"In that respect the feeling of the colorist is exactly the natural harmony. Like singers, painters sometimes are out of tune, their eye has no harmony. Later there will be, through study, an entire method of harmony, unless people neglect it, as is done in the academies and most of the time also in studios. Indeed, the study of painting has been divided into two categories. One learns to draw first and then to paint, which means that one applies color within a pre-established contour, not unlike a statue that is painted after it is finished. I must admit that until now I have understood only one thing about this practice, namely that color is nothing but an accessory. I 'Sir, you must draw properly before painting"-this is said in a pedantic manner; but then, all great stupidities are said that way.
"Does one wear shoes instead of gloves? Can you really make me believe that drawing does not derive from color, and vice-versa? To prove this, I commit myself to reduce or enlarge one and the same drawing, according to the color with which I fill it up. Try to draw a head by Rembrandt in his exact proportions and then put on the colors of Rubens-you will see what misshapen product you derive, while at the same time the colors will have become unharmonious.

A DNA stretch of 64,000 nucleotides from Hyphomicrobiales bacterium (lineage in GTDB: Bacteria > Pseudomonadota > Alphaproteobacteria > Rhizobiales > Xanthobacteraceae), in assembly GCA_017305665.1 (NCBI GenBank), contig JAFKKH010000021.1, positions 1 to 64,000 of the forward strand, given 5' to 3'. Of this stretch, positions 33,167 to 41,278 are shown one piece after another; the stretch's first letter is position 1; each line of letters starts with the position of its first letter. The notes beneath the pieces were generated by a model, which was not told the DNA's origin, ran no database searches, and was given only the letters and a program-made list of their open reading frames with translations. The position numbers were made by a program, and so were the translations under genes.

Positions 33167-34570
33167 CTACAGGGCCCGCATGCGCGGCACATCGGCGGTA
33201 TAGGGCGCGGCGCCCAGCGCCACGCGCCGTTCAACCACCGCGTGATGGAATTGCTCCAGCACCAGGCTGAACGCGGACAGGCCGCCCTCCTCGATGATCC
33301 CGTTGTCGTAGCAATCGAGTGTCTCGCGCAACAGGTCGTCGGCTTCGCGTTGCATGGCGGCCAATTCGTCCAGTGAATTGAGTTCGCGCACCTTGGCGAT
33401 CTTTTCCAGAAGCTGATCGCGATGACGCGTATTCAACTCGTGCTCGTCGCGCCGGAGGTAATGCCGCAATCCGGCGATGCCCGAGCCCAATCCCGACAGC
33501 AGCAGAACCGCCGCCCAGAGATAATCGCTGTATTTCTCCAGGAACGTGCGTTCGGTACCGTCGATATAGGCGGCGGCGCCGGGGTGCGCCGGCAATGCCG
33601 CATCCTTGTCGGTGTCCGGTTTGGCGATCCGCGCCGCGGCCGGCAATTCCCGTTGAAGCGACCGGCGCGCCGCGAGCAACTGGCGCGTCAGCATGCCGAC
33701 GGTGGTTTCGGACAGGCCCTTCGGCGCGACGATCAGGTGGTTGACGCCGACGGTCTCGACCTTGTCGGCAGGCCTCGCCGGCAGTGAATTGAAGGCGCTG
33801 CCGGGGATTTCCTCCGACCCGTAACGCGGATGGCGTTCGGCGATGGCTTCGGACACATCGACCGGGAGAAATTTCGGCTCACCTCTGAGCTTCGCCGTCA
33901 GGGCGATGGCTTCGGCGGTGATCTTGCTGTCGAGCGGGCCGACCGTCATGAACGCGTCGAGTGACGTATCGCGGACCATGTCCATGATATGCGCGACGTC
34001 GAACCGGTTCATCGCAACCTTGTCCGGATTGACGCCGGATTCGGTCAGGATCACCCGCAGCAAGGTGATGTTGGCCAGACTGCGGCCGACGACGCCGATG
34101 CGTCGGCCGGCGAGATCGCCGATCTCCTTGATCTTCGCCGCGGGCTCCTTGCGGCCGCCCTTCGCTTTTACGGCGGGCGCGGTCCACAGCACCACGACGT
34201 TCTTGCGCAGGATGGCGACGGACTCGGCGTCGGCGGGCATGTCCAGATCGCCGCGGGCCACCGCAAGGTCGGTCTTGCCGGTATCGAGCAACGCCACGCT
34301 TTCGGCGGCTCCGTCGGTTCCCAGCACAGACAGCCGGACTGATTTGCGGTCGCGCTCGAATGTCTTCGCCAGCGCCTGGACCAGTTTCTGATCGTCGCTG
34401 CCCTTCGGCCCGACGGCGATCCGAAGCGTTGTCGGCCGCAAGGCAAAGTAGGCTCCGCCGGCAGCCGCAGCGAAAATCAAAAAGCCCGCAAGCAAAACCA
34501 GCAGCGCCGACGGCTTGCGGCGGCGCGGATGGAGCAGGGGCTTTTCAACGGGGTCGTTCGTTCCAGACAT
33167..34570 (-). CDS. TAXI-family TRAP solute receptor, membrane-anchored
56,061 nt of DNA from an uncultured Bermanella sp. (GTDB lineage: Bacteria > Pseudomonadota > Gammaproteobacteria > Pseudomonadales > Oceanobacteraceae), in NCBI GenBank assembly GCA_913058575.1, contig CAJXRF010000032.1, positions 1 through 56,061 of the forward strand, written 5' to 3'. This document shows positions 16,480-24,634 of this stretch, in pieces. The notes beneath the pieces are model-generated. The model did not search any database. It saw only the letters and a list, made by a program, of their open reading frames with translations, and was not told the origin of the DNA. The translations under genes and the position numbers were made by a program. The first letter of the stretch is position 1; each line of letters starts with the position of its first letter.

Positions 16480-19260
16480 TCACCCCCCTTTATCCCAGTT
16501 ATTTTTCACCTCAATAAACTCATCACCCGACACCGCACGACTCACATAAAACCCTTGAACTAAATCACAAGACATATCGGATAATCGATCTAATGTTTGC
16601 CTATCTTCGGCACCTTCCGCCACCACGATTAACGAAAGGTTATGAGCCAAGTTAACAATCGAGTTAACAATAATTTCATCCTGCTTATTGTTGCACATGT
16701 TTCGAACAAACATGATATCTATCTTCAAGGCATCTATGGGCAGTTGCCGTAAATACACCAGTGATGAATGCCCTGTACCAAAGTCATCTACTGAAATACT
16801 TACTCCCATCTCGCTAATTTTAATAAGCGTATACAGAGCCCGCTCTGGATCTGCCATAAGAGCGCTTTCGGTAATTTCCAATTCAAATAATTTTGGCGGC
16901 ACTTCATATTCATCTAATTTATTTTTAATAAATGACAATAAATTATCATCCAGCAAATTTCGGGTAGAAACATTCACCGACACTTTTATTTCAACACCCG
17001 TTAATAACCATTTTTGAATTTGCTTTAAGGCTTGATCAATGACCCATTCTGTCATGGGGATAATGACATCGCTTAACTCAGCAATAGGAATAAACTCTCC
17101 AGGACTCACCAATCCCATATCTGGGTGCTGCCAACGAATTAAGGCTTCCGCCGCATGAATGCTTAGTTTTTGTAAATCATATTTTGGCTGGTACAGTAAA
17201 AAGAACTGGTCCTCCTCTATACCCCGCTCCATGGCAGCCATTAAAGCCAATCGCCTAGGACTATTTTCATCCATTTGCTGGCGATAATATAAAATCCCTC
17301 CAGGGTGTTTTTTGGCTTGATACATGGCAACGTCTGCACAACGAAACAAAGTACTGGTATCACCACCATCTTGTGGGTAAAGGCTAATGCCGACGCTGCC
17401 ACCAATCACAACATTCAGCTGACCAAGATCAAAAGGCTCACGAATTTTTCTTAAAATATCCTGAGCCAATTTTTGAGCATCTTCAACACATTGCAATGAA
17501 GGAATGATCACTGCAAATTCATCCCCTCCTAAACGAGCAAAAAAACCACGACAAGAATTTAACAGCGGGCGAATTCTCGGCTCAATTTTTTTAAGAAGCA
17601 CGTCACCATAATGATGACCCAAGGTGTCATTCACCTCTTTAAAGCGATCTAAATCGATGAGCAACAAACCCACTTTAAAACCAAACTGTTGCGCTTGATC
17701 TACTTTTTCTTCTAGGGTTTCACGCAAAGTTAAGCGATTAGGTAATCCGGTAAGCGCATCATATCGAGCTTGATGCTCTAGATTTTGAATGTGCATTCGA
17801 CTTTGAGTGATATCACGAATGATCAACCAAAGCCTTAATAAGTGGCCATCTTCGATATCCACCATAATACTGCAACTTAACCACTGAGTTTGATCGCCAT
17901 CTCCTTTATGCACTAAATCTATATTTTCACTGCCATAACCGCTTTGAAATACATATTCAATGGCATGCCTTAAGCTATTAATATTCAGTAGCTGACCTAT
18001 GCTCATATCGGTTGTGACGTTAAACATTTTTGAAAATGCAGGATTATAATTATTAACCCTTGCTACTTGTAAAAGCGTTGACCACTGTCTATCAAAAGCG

"During the last hundred years large amounts have been spent for the propagation of drawing and the number of painters is increasing, yet no real progress has been made. Who are the painters we admire at the present? All those who reproved the schools, all those who drew their science from the personal observation of nature. Not one ..."
[manuscript not completed].